Sunday, May 8, 2016
The Women’s Card
The following is a list compiled in the April 27th New York Times showing which countries had more women in the last year in the central government’s parliament/legislature/congress than did the United States: Mauritania, Croatia, Eritrea, Grenada, Britain, Monaco, El Salvador, Lithuania, China, Honduras, Pakistan, Bulgaria, Kyrgyz Republic, France, Estonia, Moldova, Latvia, Dominican Republic,Uzbekistan, Kazakhstan, Israel, Cabo Verde, Cambodia, United Arab Emirates, Czech Republic, Turkmenistan, Cameroon, Suriname, Slovak Republic, Tajikistan, Malawi, Bosnia and Herzegovina as well asGreece.
Islamic countries top us, some (Pakistan) even having had prime ministers who were women. Developing nations with powerful machismo values top us. There appears to be a very strong bias against women serving in the highest elected offices in this country, such that when one gets elected, it becomes a very big deal. It shouldn’t, but old world conservative values rail against women migrating out of the home… a fact that happened rather significantly more than three quarters of a century ago. They even oppose women receiving “equal pay” claiming a woman’s familial priorities or the selection of which jobs to pursue justify the fact that women make, on average, 79 cents for every dollar paid to men for the same work.
Donald Trump is telling us that Hillary Clinton’s status as a woman gives her a huge advantage, that if she were a man, she would garner only 5% of the vote. Ted Cruz, failing miserably in recent primaries, added a woman to his ticket in the hopes of garnering some of that powerful, magical women’s vote. But the facts, the track record of women in office in this country, suggests that being a female running for office is a “political deficit” that has to be overcome.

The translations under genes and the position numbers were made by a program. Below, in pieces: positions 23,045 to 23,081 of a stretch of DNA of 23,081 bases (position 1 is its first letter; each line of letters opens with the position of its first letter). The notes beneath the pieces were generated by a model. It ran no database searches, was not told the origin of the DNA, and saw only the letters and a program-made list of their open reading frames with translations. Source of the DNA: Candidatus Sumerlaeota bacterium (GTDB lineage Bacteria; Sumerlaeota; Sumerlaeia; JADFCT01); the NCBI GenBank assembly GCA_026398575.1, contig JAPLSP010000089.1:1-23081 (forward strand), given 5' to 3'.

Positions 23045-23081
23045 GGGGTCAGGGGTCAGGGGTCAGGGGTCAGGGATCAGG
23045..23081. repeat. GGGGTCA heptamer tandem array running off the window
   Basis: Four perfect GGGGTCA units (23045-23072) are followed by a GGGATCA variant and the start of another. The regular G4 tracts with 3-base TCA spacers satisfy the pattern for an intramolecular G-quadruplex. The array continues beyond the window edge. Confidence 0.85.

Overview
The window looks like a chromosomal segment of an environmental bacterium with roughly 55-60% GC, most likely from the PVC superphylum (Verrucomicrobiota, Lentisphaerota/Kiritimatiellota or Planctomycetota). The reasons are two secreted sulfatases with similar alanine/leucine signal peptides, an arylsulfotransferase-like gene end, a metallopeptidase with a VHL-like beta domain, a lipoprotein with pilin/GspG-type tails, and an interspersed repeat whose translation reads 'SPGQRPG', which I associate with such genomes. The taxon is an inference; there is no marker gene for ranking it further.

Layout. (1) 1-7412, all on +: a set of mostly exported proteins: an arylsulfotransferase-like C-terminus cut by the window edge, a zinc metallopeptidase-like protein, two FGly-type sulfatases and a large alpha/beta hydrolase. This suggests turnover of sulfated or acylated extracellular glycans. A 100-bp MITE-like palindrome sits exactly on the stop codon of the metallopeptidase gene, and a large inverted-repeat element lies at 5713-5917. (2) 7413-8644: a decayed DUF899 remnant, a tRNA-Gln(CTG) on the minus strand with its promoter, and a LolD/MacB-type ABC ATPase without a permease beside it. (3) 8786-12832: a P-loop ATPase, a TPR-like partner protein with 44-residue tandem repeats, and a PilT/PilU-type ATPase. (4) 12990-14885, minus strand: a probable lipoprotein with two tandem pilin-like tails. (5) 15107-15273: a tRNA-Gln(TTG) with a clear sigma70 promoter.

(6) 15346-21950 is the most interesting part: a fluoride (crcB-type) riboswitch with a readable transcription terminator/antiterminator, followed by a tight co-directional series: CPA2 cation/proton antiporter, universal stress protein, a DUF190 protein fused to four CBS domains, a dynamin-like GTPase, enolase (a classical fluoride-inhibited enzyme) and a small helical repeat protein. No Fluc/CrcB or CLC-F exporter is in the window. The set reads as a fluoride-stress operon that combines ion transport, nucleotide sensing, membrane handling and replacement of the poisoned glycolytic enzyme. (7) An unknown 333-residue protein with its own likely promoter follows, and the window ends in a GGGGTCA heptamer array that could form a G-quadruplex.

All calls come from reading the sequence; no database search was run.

“In [Trump’s] telling, the women’s card confers an enormous advantage. Indeed, current head-to-head polls between Mrs. Clinton and Mr. Trump have her with 55 percent of the two-party vote, suggesting that he believes the women’s card is worth 50 points. That’s nearly enough to assure any female candidate of victory.
“Yet this appears to be inconsistent with available data. Over the past decade, women have been elected to 17.5 percent of House seats, meaning that they’re outnumbered by men by roughly five to one.
“In fact, the women’s card appears to be particularly unhelpful in the United States. Women’s success in politics — at least as measured by the proportion of seats they hold in the House compared with equivalent lower chambers in other nations — ranks below that of nearly every other rich country.” NY Times.
Perhaps, Donald, if you didn’t go out of your way to alienate women, baiting that massive constituency like a man swatting a hornets nest. But right now, among GOP women – and this may surprise you – Trump still seems to have some traction. “Exit poll data from three of the five most recent GOP primaries show Trump has the highest percentage of support from right-leaning women in those states…The greatest percentage came from Connecticut, where 59 percent of female primary voters backed Trump. The numbers in Pennsylvania (54 percent) and Maryland (50percent) show at least half of republican women throwing their support behind him… This isn't the first time Trump has performed well with the Republican women voting in primaries. He also won that group in New Hampshire, South Carolina and Nevada.” AOL.com, April 29th.
However, in the end, Donald, you aren’t going to make it in the general election without finding more support among that female constituency you love to insult… who are not right wing Republicans. You just may have awakened a sleeping political giant… a constituency that may realize its power, never to be marginalized or silenced again. Women are beginning to constitute a majority of undergrads and in more than a few professional schools (law schools, for example).
Prepare for a rather significant realignment in the American body politic. And who knows. Look around you. See the world men have configured. Look at the income inequality, the contraction of our middle class, failures to support public education, research and infrastructure and the American involvement in failing military efforts around the world. Could we do any worse?
I’m Peter Dekom, and we need some big changes in this country if we are to survive as a United States for another century.